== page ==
Mrs. Coffeen, in her father's family, was said to be the youngest of 16 children; her husband was the oldest of 13, in his father's family. Next May will complete 57 years, since she with her husband first dwelt in the town of Cavendish, at which time there were no other inhabitants. Previous to the birth of three of her children, was she removed from that now populous town, because the place could not afford the assistance that the sick require; it being 11 miles to the nearest inhabitants on one side, and 23 on the other. Of 14 children in her own family, four only survived her; and one alone was present to bid farewell to the remains of an aged mother.

We believe it is due to her character to say, that as she lived long, she did not live in vain. She was benevolent to the poor, and kind toward the afflicted. As the place where she lived began to be inhabited, there were many in that circle of new inhabitants, that needed her kindnesses, and many that received them. In short, we may say, among the new settlers of the place, she was a cominon mother. Besides, she was much disposed to hospitality. Being a great friend to her country, she withheld not her aid from the weary and sick soldier, but generously extended that passed her dwelling, the hospitality she was able to afford.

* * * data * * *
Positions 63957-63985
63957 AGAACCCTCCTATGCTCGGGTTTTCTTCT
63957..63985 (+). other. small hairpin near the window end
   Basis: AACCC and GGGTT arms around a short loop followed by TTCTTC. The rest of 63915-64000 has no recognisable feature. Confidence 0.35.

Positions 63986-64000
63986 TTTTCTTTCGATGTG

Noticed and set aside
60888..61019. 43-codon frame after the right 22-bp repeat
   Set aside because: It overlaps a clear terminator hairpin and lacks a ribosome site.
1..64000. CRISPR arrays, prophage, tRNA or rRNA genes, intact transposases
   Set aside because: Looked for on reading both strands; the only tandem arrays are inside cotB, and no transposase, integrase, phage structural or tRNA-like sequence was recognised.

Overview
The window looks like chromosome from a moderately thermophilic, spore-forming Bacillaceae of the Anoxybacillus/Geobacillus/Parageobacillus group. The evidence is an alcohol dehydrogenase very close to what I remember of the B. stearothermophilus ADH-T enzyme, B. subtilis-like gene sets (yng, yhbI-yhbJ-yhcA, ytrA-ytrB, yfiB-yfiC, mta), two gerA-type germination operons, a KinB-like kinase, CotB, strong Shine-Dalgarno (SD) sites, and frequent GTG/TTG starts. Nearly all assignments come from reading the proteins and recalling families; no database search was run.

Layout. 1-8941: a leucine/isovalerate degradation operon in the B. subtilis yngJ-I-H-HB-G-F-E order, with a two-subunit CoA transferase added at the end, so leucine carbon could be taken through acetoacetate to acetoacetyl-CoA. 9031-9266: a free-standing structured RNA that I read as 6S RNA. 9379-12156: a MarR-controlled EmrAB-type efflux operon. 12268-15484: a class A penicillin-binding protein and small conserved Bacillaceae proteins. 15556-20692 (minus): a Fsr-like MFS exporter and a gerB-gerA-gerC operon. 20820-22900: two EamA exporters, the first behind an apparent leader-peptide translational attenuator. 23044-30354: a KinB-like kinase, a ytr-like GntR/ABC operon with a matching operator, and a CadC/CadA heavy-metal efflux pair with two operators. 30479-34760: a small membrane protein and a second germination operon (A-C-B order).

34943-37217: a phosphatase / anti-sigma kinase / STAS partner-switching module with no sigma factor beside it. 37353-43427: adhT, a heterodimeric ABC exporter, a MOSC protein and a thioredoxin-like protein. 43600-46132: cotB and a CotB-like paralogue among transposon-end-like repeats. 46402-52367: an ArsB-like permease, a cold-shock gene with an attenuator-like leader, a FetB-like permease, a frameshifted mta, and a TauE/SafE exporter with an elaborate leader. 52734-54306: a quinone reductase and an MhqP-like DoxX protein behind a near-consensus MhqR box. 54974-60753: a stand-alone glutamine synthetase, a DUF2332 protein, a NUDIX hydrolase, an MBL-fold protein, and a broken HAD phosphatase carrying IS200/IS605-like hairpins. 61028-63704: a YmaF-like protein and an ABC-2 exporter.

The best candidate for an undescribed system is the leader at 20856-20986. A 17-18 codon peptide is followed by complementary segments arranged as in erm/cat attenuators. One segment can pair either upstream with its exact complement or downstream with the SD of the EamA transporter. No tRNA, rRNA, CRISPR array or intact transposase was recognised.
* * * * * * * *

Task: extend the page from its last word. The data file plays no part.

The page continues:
On the subject of religion, she exercised that freedom and independence of thinking, which, tho much more general at this day, was then common only to a few. She was one among the first in our country, that avowed the faith which embraces the salvation of all men. She lived long enough to test her faith by much experience, and to feel its happy influence and support in old age. She retained much of her faculties till within about two years, since which time, they have been much impaired. Had she lived till the 30th of April, she would have finished her 94th year, wanting only 6 years, 2 months, and 11 days of a full century. [Comm.


1 Our Father, who in heaven resides,
Eternal King of kings,

From whom each earthly blessing glides,
And joy eternal springs.